Dengue: Kids are most vulnerable
Deccan Chronicle| Kaniza Garari
Docs want schools to allow kids wear trousers, long-sleeve shirts.
Baffled by children's vulnerability, doctors have appealed to parents and schools to allow trousers and long-sleeve shirts. (Representational image)
Hyderabad: Persons under 18 years are the worst sufferers of dengue, going by the intensive care units in the city’s government and private hospitals.
Trauma cases in the 5-to-18 age group is at an all-time high.
Though these comprise just five per cent of total dengue cases, it has led doctors to term this as "the worst season of the decade".
Most critical is internal bleeding due to plasma leakage from blood vessels. This leads to fluid retention, visibly in the abdomen but found in all body organs.
Blood leakage requires extensive management and it takes 48 hours to navigate the condition safely. The patient’s immunity plays a major role as the disease progresses; a strong immune system and proper medical management will save a patient.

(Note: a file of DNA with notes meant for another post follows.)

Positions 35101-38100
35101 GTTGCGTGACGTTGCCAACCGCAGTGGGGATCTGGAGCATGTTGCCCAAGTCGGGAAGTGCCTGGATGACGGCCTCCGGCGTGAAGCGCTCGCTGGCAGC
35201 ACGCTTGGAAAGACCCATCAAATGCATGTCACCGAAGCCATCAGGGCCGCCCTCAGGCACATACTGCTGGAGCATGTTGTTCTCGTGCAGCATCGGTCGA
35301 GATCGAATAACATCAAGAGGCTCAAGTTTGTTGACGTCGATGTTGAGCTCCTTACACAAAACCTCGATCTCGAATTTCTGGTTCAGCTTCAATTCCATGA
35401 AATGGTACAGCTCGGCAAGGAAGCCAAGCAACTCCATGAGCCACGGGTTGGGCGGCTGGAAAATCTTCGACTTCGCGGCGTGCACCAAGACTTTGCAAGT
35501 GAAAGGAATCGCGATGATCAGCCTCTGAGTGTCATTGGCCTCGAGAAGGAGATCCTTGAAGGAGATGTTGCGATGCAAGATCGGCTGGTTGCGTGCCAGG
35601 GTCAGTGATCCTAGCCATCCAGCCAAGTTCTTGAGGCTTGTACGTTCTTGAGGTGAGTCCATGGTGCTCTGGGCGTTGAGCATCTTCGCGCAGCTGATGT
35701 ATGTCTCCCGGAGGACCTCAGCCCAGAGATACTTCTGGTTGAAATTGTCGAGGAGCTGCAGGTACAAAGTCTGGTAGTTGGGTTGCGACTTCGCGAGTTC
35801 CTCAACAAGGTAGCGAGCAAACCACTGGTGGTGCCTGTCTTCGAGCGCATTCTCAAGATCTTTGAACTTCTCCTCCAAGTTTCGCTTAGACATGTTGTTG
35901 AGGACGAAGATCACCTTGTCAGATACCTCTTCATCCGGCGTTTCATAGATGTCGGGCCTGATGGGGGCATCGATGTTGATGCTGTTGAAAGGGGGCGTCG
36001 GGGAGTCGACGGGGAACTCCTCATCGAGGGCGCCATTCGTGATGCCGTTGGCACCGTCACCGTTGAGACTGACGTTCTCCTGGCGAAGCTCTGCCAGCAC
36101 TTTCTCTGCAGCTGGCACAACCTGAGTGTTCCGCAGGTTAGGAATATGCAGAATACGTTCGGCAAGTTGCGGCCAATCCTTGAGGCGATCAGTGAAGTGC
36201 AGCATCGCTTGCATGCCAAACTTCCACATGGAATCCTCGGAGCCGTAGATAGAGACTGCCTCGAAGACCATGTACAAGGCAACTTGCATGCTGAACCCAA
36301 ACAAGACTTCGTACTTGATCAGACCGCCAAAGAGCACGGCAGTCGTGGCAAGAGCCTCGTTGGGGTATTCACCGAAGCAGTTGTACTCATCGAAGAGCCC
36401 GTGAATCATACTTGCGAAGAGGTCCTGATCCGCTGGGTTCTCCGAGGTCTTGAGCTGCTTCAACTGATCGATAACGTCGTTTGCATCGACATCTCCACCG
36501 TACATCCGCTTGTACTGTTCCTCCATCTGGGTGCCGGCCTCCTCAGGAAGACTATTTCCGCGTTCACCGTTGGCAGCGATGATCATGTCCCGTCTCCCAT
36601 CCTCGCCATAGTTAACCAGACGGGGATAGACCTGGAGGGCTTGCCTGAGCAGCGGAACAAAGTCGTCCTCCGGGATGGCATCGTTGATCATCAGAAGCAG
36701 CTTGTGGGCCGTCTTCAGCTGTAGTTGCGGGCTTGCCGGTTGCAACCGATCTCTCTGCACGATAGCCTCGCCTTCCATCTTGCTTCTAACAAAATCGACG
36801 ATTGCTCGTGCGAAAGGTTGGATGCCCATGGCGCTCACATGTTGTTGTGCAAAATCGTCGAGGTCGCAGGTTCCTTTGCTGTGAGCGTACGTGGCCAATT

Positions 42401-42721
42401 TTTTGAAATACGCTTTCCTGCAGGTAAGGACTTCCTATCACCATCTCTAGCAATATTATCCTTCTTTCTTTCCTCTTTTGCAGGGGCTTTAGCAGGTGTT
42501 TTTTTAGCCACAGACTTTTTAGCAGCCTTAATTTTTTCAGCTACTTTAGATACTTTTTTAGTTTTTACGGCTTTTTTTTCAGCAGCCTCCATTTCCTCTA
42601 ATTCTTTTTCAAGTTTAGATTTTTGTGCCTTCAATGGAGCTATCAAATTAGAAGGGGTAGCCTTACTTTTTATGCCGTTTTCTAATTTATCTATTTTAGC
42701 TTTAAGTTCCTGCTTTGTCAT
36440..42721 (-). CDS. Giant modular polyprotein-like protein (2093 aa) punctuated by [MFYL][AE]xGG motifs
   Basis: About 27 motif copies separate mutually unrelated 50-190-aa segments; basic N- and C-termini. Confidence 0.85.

"Critical care in these 48 hours is very important as fluid management has to be proper so that the organs are not affected," said Dr Altaf Naseem, senior paediatrician. "This stage requires constant monitoring."
Baffled by children’s vulnerability, doctors have appealed to parents and schools to allow trousers and long-sleeve shirts.
"Children are coming with mosquito bites on hands and legs," said Dr Satish Ghanta, senior paediatrician. While children are also exposed at home and in playgrounds, they spend a large chunk of time at schools, thus the concern.
The virus strain noted in children is dengue virus strain 2 (DEN2), according to Dr Mohammed Shafi, an infectious disease consultant with the government hospital in Malakpet.
It may be noted that the strain may have genetically mutated and become virulent. Hence schools must aggressively take anti-larvae measures like fogging and spraying on premises.